Davis v. Margolis
In Davis v. Margolis, 215 Conn. 408, 576 A.2d 489 (1990), the Court discussed the contours of the qualification of experts as applicable specifically to attorneys.
The court held that to be qualified as an expert witness in a particular matter, an attorney "must be found to possess special knowledge beyond that exhibited by every attorney simply as a result of membership in the legal profession." Id., 417.
The court stressed, however, that such special knowledge properly may "emanate from any of a myriad of sources, such as teaching, scholarly writings, study or practical experience." Id.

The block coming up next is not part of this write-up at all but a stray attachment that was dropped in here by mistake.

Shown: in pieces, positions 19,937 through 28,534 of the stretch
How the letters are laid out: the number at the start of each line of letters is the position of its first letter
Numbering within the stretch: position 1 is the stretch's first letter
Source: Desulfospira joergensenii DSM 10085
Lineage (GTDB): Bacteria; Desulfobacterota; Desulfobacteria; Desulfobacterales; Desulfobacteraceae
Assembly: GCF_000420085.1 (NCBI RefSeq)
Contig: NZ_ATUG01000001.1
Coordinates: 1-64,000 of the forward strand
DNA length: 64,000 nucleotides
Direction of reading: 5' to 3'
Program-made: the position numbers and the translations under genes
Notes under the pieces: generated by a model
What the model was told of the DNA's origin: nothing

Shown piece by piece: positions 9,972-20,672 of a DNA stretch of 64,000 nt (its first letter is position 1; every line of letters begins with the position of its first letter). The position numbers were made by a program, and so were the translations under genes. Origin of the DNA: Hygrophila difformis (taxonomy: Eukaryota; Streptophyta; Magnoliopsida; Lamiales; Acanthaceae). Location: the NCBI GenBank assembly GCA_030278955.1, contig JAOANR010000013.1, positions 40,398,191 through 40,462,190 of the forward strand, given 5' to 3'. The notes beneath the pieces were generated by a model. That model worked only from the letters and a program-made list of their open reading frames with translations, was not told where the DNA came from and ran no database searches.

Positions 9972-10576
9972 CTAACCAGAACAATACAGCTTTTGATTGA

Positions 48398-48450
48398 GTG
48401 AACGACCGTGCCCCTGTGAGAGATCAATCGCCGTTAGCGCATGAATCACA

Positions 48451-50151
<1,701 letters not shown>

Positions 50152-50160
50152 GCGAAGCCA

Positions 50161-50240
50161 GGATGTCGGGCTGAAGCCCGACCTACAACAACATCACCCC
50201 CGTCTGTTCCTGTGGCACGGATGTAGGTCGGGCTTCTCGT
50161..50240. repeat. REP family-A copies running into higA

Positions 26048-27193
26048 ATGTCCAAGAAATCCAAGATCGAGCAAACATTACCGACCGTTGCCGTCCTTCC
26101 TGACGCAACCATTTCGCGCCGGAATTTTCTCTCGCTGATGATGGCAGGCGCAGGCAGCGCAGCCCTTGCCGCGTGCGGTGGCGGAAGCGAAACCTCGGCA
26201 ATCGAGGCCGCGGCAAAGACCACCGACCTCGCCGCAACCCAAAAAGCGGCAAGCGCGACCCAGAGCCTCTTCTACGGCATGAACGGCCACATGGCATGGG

Nevertheless, the standard regarding expert qualification requires more than casual familiarity with the area of law about which the witness seeks to testify. Id., 416.
The actual question before the court in Davis involved a claim that the trial court improperly had refused to allow the plaintiff to present the proffered expert's practical experience. The court did not, therefore, reach the merits of whether the attorney witness in question was actually qualified to testify as an expert witness. Davis v. Margolis, supra, 215 Conn. 417-18.